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Thread: Avery Embraces All Roles
Avery Embraces All Roles
Avery Embraces All Roles
Thursday, September 17, 2009
By Nick Wagoner
The ball seemed to hang in the air forever and a day and for every tick that went by before it landed, an entire stadium and two sidelines full of football players held their breath as though the simple act of breathing would somehow alter the ball’s final destination.
Rams receiver Donnie Avery ran a simple ‘9’ route, using his blazing speed to get deep in the Redskins secondary. Earlier in the game, he’d run the same route but failed to adjust to a pass that was slightly underthrown.
This time, Avery knew exactly what to do. As the pass floated down the right sideline, Avery stopped his sprint cold, turned back toward the ball and dived to his left to haul in a 43-yard pass to Washington’s 16.
It was a play that would ultimately spark the Rams to their first win in 2008 and the one that let the rest of the football world know that Avery was soon to be a force to be reckoned with in the NFL.
It’s been almost a year since Avery made that play and a lot has changed since then. So much, in fact, that Avery has essentially put one of the first big plays of his young NFL career out of his mind.
“That was last year,” Avery said. “Now, we have got to make some 2009 memories.”
When Avery made that catch last season, he was viewed as a speedster with plenty of potential but he wasn’t considered one of the team’s top targets. When the Rams return to the scene of the crime at FedEx Field in Washington D.C. on Sunday, Avery will come widely regarded as one of, if not the, team’s top receiving option.
Since then, the Rams have said goodbye to the likes of Torry Holt, Drew Bennett and Dane Looker. Avery has ascended the depth chart under new coach Steve Spagnuolo and offensive coordinator Pat Shurmur based on a combination of speed, improved route running ability and a work ethic that has impressed the coaching staff.
“I’m going to tell you what, he’s one of the harder working guys we’ve got, one of the hardest working guys,” Spagnuolo said. “He is always doing that, whether it’s special teams, whether it’s running a route, whether it’s doing extra conditioning when he was hurt…I have got a lot of respect for him. I think he’s exactly what you need on your team.”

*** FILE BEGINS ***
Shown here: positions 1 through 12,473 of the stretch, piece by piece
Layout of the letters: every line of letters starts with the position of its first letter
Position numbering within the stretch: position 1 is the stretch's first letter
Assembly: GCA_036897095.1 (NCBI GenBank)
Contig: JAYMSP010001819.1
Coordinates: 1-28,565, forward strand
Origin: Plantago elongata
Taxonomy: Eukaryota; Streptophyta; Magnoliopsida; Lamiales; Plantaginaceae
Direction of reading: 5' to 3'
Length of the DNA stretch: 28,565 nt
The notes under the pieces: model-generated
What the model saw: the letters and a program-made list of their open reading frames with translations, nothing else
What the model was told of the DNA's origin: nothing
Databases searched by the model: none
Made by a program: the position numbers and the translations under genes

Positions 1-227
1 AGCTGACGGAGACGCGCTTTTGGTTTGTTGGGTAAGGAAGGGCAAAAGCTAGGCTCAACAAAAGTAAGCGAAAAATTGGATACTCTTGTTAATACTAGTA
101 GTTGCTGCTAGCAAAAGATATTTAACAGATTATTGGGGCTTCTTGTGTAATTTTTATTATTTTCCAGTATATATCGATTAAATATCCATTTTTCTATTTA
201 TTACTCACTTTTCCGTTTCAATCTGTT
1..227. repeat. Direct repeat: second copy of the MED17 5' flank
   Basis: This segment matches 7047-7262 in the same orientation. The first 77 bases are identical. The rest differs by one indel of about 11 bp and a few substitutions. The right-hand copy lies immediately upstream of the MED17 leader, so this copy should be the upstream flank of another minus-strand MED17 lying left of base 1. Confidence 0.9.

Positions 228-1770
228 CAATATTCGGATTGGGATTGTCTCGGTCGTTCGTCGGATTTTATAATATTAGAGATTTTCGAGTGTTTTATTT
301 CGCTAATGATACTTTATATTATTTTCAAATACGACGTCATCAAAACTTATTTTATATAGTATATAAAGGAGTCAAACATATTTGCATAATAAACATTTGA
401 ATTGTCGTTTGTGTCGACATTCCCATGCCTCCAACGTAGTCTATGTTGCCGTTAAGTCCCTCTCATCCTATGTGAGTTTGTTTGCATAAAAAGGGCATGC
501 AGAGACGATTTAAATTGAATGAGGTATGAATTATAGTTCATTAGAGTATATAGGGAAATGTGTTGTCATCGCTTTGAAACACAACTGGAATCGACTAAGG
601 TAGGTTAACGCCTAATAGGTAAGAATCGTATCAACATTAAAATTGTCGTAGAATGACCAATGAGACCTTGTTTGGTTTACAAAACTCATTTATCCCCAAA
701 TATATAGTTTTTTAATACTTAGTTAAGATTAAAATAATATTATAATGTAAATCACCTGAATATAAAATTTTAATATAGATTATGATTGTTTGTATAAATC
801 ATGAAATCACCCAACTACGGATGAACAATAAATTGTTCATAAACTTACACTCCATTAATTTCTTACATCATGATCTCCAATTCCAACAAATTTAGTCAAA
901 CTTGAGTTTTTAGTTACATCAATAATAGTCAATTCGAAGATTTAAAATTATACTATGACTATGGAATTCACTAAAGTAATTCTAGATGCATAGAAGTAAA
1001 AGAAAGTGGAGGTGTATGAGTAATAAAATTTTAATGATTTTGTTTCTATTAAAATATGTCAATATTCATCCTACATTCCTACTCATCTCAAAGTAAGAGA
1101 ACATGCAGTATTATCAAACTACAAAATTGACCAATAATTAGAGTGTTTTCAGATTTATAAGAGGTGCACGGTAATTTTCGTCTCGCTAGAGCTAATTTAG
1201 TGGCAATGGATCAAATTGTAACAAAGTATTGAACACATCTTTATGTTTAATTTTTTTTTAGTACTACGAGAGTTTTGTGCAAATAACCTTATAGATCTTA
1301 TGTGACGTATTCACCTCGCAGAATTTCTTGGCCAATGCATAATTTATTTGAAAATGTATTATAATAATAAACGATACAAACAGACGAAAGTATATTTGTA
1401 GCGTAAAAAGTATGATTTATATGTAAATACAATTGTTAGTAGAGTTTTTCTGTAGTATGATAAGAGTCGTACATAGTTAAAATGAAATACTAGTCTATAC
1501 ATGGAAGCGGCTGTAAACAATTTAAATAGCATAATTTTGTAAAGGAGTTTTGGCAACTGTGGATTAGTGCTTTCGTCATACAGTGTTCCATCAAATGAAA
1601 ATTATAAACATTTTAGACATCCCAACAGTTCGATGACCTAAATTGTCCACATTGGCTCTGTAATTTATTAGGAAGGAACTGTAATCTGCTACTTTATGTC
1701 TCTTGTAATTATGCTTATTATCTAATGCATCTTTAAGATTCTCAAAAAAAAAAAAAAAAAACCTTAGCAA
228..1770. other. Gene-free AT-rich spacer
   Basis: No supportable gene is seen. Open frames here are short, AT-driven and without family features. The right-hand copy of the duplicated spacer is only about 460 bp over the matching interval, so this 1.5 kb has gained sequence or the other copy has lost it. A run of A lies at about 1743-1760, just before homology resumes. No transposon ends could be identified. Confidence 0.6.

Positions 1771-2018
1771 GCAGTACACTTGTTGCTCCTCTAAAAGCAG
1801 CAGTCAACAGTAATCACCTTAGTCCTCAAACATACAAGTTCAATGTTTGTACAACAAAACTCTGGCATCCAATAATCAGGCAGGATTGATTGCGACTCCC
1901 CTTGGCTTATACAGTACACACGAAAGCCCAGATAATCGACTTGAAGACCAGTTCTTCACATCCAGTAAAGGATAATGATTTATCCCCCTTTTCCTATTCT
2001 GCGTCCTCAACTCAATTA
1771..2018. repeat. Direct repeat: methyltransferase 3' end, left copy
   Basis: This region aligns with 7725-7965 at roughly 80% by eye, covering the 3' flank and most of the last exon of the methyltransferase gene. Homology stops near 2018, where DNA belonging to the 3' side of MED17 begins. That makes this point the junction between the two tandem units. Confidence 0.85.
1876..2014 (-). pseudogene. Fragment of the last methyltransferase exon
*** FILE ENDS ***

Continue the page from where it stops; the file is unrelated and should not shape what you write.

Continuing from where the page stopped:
Avery’s big game in the nation’s capital was the opening act to a month in which he would burst on the scene to earn a nomination for NFC Offensive Rookie of the Month.
The following week against Dallas, Avery posted his first receiving touchdown on a 42-yard grab and he followed that with a career-best 163 yards on six catches against New England on Oct. 26.
All told, Avery had 14 catches for 291 yards in the month and served notice to the NFL that he would need to be accounted for in the passing game.
Despite that breakthrough, Avery says he never questioned his ability to compete at the game’s highest level.
“I knew I could play when I first got drafted to this league, going to OTAs and minicamps and stuff like that,” Avery said. “It wasn’t anything but just making plays.”
Avery made enough plays that he was able to earn a starting position in this offseason and he says he spent his offseason working to refine his route running and soften his hands.
With a new coaching staff in place, Avery made a strong first impression with more than just his speed.
“I think Donnie’s a hard worker,” Shurmur said. “He’s a smart football player and he understands how to play the game. All those things matched with his great ability are going to make him a great for a long time.”
All was going according to plan for Avery, who had adopted a leadership role of sorts among the team’s young receiving corps during the offseason program, until he suffered a broken foot during the team’s scrimmage at Lindenwood University on Aug. 7.
That setback did nothing to quell Avery’s desire to improve, though. Originally diagnosed as a four-to-six week injury, Avery was back on the field in only a few weeks and would have been back out sooner had it been up to him.
Champing at the bit to get back on the field, Avery even played a few plays in the preseason finale against Kansas City when many originally had him targeted for a return maybe as late as this week against Washington.
Despite the injury, Avery remained confident in both his ability and his spot on the team but he also acknowledges that he’s just scratching the surface on his immense potential.
“I have still got a ways to go,” Avery said. “It’s my second year, second time around. They gave me the role so it’s my time to step up and go with that role.”
Avery’s role has expanded some in 2009, as well. On the opening kickoff last week, Avery was the one tasked with the job of returning the kick.
Avery has no fear about taking on the kick return load again this week if he is called upon. It’s that confidence in his abilities that would give the coaches no pause about using him in any situation.
“(He’s) very confident, but there’s a fine line between that cockiness and confidence and I think he understands what that line is,” Shurmur said. “He goes out there and plays hard. He trusts his ability, but yet he doesn’t become overconfident (because that’s) when you get sloppy.”
Re: Avery Embraces All Roles
Avery needs to work on 'embracing' the freaking ball. He is very loose with that rock, but I like his hands. If he is really going to return kicks, I will be holding my breath every time.A defeated look of consternation, dissappointment, or even pain. The name derives from the look one often gets when challenged by a large BM.
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